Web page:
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Because your oven’s broken?

September 8, 2011

Colleague T, in addition to be probably being able to levitate (he says he’s doing yoga when he disappears upstairs but I like to think he’s honing his super powers) is someone who follows an exceptionally healthy diet.  When I peek at what he has for lunch I am always impressed with the healthy and the yummy plus a bit put to shame that I don’t bring my own food to work as often as I could.  Anyway…. he and Mrs Colleague T have just sold their dehydrator.  This tells me something very important: – if regularly using a dehydrator is too much effort for too little result for people with super powers, it’s definitely not something I want to bother doing either.

A dehydrator is something that looks like this and which enables one to heat food very slowly so that it dries out but retains essential raw-ness.  Dehydrators are used by people who eat raw food diets and the conversation arose in the first place because I have been reading a book about raw food diets.  It’s called ‘Eat Smart, Eat Raw’ by Kate Wood and it has some interesting info. 

DID YOU KNOW for example that people who follow raw food diets don’t necessarily eat raw food all of the time?  They eat different percentages of raw food and cooked according to preference.  It’s like bisexuality if women were salads and men were chips (or the other way round) …and please no arguments here on the non-binary nature of gender unless you have a food reference to go with it.  Thankyew.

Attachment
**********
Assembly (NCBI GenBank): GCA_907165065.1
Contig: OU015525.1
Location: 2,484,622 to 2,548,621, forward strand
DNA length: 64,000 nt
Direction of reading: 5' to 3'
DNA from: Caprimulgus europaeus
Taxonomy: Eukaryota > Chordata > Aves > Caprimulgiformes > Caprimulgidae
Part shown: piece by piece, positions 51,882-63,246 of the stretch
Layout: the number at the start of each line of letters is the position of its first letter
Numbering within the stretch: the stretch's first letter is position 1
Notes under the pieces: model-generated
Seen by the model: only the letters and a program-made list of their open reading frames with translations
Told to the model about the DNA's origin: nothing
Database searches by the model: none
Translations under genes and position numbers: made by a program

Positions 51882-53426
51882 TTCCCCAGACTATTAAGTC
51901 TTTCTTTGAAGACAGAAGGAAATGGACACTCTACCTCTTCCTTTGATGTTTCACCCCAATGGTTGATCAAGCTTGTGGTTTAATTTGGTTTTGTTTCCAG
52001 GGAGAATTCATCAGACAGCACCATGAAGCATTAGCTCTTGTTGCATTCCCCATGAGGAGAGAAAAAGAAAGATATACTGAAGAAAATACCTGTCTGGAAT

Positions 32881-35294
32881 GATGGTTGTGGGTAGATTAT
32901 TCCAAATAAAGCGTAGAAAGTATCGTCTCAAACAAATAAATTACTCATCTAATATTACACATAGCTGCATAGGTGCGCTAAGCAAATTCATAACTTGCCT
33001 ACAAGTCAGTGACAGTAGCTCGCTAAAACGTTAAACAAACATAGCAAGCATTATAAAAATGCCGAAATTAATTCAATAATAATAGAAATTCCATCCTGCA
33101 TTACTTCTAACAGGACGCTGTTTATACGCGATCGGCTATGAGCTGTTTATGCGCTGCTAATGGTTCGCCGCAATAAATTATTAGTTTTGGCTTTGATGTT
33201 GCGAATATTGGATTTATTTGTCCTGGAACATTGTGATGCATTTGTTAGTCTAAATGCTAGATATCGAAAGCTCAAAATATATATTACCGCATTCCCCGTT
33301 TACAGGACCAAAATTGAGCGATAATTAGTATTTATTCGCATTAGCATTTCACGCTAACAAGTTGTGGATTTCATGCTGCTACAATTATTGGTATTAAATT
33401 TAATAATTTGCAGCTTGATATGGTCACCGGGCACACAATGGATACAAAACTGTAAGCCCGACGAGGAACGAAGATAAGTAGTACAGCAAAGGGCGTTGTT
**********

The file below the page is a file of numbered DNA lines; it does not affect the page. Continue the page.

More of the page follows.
There are recipes in the book which mostly look like they’d be gorgeous and here’s where Kate does us proud, every single one I’ve read so far I’ve thought ‘wow I’d like to eat that’.   The Thai soup is something I’ll be making as soon as I can and I want the Chocolate Torte for my birthday cake.  I also hope to make more interesting packed lunches, especially now I’m sliding back into being vegetarian kind of out of food preference.  What I won’t be doing, however, is being in any way concerned about how much of my diet is raw.

It’s not so much that I’m lazy as that I’m unconvinced.  Towards the front of the book is a section called ‘Why Eat Raw Foods?’ – I attempt to answer this in the title of this post and although I was aiming for humour, I think I prefer my answer to the answers Kate gives.  If she’s right, we’re all in trouble.  If she’s wrong, it’s annoying thinking of misled and mis-fed people.  I read elsewhere that eating a raw food only diet can stop women from menstruating and that seems kinda less than ideal and like the sort of thing that happens when one is seriously not getting enough calories.